Beautiful prose, lingering images, and the bravery to honor Israel, that most admirable of nations and so often the whipping boy of the gormless Some of the best war writing I ve ever read2008 10 23 Yesterday outside the Klaus Fortress of Computing, who should I run into but my old roommate and co conspirator Vegan John For those who know him, he and Pam are now married and living on the westside he s a year or so from his condensed matter physics PhD, while she s finishing up Beautiful prose, lingering images, and the bravery to honor Israel, that most admirable of nations and so often the whipping boy of the gormless Some of the best war writing I ve ever read2008 10 23 Yesterday outside the Klaus Fortress of Computing, who should I run into but my old roommate and co conspirator Vegan John For those who know him, he and Pam are now married and living on the westside he s a year or so from his condensed matter physics PhD, while she s finishing up hers in optial physics this semester Over mutual Newports, we talked Bose Einstein condensates and quantum computing and a great deal about the Spanish Civil War It turned out VJ also knew a good bit about the republicanos and nacionales, but from a different perspective than I d picked up from Beevor, Hemingway and Homage to Catalonia He recommended this strongly, and who am I to disagree with the most Vegan of Johns


  9. LeeAnn Heringer LeeAnn Heringer says:

    When I started this book, I was amazed and astounded I flatter myself that I write this way, or maybe it s better to say that I aspire to write this way the poetic attention to detail, the way she notices the little things that say everything about the big things Her reporting of the Spanish Civil War and World War II are so incredibly spot on I was a huge fan.And then we get to the portion about Vietnam And she adopts this tone that she was the only American who had problems with the V When I started this book, I was amazed and astounded I flatter myself that I write this way, or maybe it s better to say that I aspire to write this way the poetic attention to detail, the way she notices the little things that say everything about the big things Her reporting of the Spanish Civil War and World War II are so incredibly spot on I was a huge fan.And then we get to the portion about Vietnam And she adopts this tone that she was the only American who had problems with the Vietnam War which is wrong and that no American soldiers were in an danger which is wrong and makes a great point of not knowing or caring who Robert McNamara was Her reports flirted around the bigger picture of all the millions of, billions of dollars that are spent on refugees without making the refugee lives any better, so where does the money go That is a compelling thread for late twentieth century wars, but because she doesn t see beyond the details, she misses it Her later writings are almost a cautionary tale of how we try to keep using the same filters on different situations, how we age ungracefully by not being flexible enough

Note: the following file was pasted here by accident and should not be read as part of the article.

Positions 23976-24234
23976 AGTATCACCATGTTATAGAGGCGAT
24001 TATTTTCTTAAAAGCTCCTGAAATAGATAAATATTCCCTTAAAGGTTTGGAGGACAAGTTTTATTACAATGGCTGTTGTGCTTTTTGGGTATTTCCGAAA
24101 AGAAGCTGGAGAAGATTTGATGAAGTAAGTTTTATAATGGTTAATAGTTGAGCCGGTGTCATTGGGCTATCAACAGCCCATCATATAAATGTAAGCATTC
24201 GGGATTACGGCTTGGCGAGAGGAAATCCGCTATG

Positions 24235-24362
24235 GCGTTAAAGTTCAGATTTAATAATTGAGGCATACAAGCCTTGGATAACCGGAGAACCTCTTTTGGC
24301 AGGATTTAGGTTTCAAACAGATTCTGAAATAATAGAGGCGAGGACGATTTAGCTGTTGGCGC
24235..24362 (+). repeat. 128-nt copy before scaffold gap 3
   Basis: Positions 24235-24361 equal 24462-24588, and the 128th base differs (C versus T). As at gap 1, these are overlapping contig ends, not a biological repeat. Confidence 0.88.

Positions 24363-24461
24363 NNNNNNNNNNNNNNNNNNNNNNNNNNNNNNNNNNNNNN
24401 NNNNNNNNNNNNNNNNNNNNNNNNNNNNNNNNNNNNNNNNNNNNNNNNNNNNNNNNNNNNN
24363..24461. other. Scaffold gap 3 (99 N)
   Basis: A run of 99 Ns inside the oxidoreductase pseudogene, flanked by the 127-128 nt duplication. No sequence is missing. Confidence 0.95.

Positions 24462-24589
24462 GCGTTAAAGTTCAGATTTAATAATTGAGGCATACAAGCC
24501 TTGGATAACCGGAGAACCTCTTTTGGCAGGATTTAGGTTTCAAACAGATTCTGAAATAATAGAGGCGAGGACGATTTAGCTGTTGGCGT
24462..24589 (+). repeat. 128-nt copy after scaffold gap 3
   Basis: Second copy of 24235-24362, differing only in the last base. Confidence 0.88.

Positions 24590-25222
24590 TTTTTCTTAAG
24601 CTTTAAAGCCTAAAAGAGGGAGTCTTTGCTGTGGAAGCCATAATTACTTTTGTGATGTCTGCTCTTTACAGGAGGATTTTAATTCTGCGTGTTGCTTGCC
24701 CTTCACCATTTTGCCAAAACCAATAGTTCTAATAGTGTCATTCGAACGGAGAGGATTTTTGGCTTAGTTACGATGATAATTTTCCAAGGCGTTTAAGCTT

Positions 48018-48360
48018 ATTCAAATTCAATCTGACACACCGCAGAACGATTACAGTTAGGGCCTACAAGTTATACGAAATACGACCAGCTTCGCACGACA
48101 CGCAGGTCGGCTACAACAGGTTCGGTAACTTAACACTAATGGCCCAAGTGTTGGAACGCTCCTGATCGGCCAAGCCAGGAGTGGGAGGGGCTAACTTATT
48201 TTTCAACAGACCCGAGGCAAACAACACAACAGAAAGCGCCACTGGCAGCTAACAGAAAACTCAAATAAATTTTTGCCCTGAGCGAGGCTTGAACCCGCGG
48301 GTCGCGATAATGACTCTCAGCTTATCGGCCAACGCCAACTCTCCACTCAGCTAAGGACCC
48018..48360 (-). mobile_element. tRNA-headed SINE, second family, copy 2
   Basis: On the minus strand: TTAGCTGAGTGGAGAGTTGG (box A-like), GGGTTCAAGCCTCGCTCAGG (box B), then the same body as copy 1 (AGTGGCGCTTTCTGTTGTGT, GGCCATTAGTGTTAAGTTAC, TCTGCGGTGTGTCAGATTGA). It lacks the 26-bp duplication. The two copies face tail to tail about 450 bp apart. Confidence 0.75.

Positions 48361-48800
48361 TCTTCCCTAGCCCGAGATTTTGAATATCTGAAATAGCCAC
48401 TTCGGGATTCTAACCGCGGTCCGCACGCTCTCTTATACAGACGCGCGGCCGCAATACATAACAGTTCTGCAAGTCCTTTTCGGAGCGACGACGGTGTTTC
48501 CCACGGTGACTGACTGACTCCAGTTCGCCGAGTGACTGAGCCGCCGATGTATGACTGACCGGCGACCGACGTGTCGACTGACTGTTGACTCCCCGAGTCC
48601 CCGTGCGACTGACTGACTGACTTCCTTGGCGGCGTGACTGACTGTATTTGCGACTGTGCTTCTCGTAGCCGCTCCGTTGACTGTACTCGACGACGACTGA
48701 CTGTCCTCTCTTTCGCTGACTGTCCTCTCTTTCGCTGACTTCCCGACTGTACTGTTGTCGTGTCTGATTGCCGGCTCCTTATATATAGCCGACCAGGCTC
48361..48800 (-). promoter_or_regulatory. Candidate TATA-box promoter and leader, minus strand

10. Shaun Bossio Shaun Bossio says:

    This was phenomenal for a number of reasons, but mostly because of how fascinating it was to see a female war reporter evolve while witnessing fifty years of horror I stumbled onto Gellhorn because she was Hemingway s third wife, but her writing and intellect help her stand alone I d thoroughly recommend this to anyone remotely interested in an insider s perspective of the changing ed face of why we go to war.